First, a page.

Expensive food vs. cheap food - what to look for

Jul 14, 2001

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The Bottom Line Buy PUPPY food and a look at ingredients to see if they use real meat/fish/chicken and not by-products and fillers.

As with babies, puppies need special nutrition to help them grow strong and big. Thus, the ingredients in their food are a very important factor in choosing a good food. Needless to say, the food you buy should be labeled as puppy food. Puppy food typically contains more protein than adult food.
(NOTE: Puppies are typically 0-12 months. The larger the dog the longer they are a puppy, and the smaller the dog the less. i.e. a small dog could be an adult at 8 months and huge dog at 14 months. Also, some people opt to keep their dogs on puppy food their entire life. There is nothing wrong with this, just make sure your dog gets lots of exercise so the extra fat/protein doesn't build up.)

DRY DOG food only

This is a brief section. Dry food should be the only food fed to your puppy. It is by far the healthiest and the easiest to clean up.

Canned food may taste better, but often does not provide much more than flavor. Nutrients from the food are minimal, thus the food only makes the waste less solid (and smellier and wetter). Also, once a dog tries wet food it is very UNLIKELY that it will eat just dry food (without some wet mixed in).

Also, stay away from table food. Besides being unhealthy, it will promote begging at the table and make your puppy realize it likes table food more than its dog food.

Key things to look for

The more Protein the better. Thus, the more meat and fish and chicken (well it's meat), the better quality the food. In otherwords, look at the ingredient label. If the first few ingredients are rice, corn, flour, etc... (fillers) the food is not high quality. It would be similar to us eating beef flavored potato chips as our main diet.

If the main ingredients are chicken, beef, and fish you know a lot of REAL stuff is being put in the food.

By-products as the main ingredients aren't as bad as the fillers, but still don't hold up to the real thing. By-products are basically the leftovers of the animal which can include anything from bone to liver to intestines. I guess you could compare "fake crab" (made from various fishes to be similar to crab) to the real live, fresh crab meat.

Why MOST fillers are bad

All fillers are not the same. The worst is probably CORN. While this seems like a good nutritious ingredient, it is actually completely INDIGESTIBLE by the dog. This means it goes in and all of it comes out (leading to more waste). Thus, the food is probably less nutritious because less is absobed by the dogs digestive tract.

Since less of the food is digested and absorbed by the body, more passes through. Simply put, they will excrete a lot more waste - that you will have to pick up. Also, their waste will probably smell worse - since there is a higher mixture of things in it.

Premium foods typically reduce the waste and reduce the smell. This is good because you have to pick up less.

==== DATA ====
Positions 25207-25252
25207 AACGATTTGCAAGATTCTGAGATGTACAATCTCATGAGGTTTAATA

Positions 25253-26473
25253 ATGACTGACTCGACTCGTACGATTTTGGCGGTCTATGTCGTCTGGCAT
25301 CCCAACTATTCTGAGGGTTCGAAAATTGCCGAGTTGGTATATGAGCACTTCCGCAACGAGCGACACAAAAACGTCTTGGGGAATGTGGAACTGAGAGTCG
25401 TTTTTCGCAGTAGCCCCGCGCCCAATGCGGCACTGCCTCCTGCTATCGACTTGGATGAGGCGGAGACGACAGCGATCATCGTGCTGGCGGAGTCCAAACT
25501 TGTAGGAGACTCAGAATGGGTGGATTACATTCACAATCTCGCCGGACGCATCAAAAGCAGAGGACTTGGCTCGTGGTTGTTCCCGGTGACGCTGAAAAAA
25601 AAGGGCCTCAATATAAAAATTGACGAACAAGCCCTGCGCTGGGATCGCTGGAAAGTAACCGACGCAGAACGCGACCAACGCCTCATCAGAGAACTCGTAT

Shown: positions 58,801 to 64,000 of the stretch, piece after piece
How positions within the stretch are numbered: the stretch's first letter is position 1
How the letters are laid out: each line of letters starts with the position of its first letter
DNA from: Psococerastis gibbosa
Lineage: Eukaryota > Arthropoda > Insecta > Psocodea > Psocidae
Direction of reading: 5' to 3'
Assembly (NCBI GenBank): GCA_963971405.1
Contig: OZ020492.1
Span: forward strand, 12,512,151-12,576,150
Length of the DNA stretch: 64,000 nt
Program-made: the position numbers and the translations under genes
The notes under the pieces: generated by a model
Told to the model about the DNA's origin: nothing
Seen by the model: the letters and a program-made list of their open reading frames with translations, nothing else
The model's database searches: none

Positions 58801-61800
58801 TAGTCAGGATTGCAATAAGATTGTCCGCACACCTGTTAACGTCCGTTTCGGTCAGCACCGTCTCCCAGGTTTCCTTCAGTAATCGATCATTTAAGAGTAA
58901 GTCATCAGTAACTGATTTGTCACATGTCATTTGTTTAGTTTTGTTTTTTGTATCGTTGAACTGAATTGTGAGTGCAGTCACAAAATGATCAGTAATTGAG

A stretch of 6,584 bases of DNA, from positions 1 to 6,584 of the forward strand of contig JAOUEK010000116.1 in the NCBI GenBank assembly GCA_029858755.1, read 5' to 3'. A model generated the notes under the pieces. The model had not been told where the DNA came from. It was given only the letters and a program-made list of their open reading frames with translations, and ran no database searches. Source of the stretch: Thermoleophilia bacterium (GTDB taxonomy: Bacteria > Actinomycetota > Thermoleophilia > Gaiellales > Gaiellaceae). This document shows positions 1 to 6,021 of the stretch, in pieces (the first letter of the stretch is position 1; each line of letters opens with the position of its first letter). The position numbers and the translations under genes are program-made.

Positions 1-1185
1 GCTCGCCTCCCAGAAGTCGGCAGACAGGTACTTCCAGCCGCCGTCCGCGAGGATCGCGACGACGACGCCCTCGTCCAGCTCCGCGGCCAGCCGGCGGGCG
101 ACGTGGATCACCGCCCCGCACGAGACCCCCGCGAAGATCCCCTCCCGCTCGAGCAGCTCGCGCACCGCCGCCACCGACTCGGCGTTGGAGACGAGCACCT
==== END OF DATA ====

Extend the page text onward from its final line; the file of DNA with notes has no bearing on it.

NOTE: Ingredients such as wheat flour, barley, etc. may not have as much nutritional value, but are at least absorbed by the body. Some even help "settle" the digestive tract. For example, rice is usually good for getting rid of the runs (it helps solidify waste).

You get what you pay for

Don't always believe what you see in ads or on television. Producers often "stretch" the truth by saying their food will do wonders for show dogs, etc. For example, brands like Purina make their food sound absolutely wonderful. However, if you look at the ingredients, you will find the main ingredients to be rice, corn, or by-products. These are not high quality ingredients that will provide maximum nutrition.

Typically, the more expensive the food, the more REAL stuff they will have in it. The cheaper the food - the more fillers and the more they will have to eat to fill themselves. Better quality foods have more absorbed, thus they feel full faster. On average, you will SAVE money by buying the more expensive food because you will have to buy less of it.

Other perks of Premium foods

In many foods, lanoleic acid - (spelled correctly?) - essentially an oil that helps make the dogs hair/coat shiny and full of moisture. This is especially usefull if the dog has dry skin or a dull coat. (HINT: Another option is adding a teaspoon of vegetable oil to their daily food. This should produce the same effect.)

eucinidea (I'm having a rough time with spelling today - and I can't find the spelling on the web) which helps swollen joints. This is typically used to help dogs with arthritis of the joints.

Some contain no preservatives, which can be useful for dogs who have strong allergies. (Many times the allergies are caused by a specific preservative added into the food.)

Some premium brands/some nonpremium brands

This is just a general list of the "better" foods (in no particular order) and the filler foods.

Nutro Natural/Max (no preservatives)

Eukanuba (higher quality than IAMS - used mostly for dogs who need extra fat/protein in their diet)


Science Diet

Pro Plan

Vitarx (contains almost 100% of all the major nutrition needs - also contains fish, beef, and chicken in one formula where most come in separate flavors)

Healthy Select (all natural - contains many non-meat ingredients - also contains many vegetalbes - good for dogs with significant food allergies or for families who want vegetarian food)

Non-Premium Foods

Puppy/Dog Chow (fillers!)

Pedigree (fillers! especially corn meal)

Kibbles and Bits (fillers!)

In short

Look at the ingredients - if you wouldn't eat it because it's all byproducts or fillers - it's probably not healthy for your puppy.

Spend the money for the price...with better foods they produce less waste and eat less.

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